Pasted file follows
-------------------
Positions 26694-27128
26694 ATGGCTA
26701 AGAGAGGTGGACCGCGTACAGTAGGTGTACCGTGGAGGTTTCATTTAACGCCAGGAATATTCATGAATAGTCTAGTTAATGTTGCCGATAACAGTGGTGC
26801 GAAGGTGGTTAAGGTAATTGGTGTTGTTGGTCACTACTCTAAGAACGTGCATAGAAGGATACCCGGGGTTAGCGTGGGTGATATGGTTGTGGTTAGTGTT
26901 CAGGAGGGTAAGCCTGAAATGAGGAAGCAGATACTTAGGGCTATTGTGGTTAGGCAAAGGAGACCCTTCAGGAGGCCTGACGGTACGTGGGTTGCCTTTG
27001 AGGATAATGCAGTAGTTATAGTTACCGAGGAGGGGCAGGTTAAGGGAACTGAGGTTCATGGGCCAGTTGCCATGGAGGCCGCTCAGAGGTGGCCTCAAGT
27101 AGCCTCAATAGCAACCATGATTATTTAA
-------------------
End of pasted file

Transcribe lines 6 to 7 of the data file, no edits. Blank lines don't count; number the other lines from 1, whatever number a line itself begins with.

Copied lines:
27001 AGGATAATGCAGTAGTTATAGTTACCGAGGAGGGGCAGGTTAAGGGAACTGAGGTTCATGGGCCAGTTGCCATGGAGGCCGCTCAGAGGTGGCCTCAAGT
27101 AGCCTCAATAGCAACCATGATTATTTAA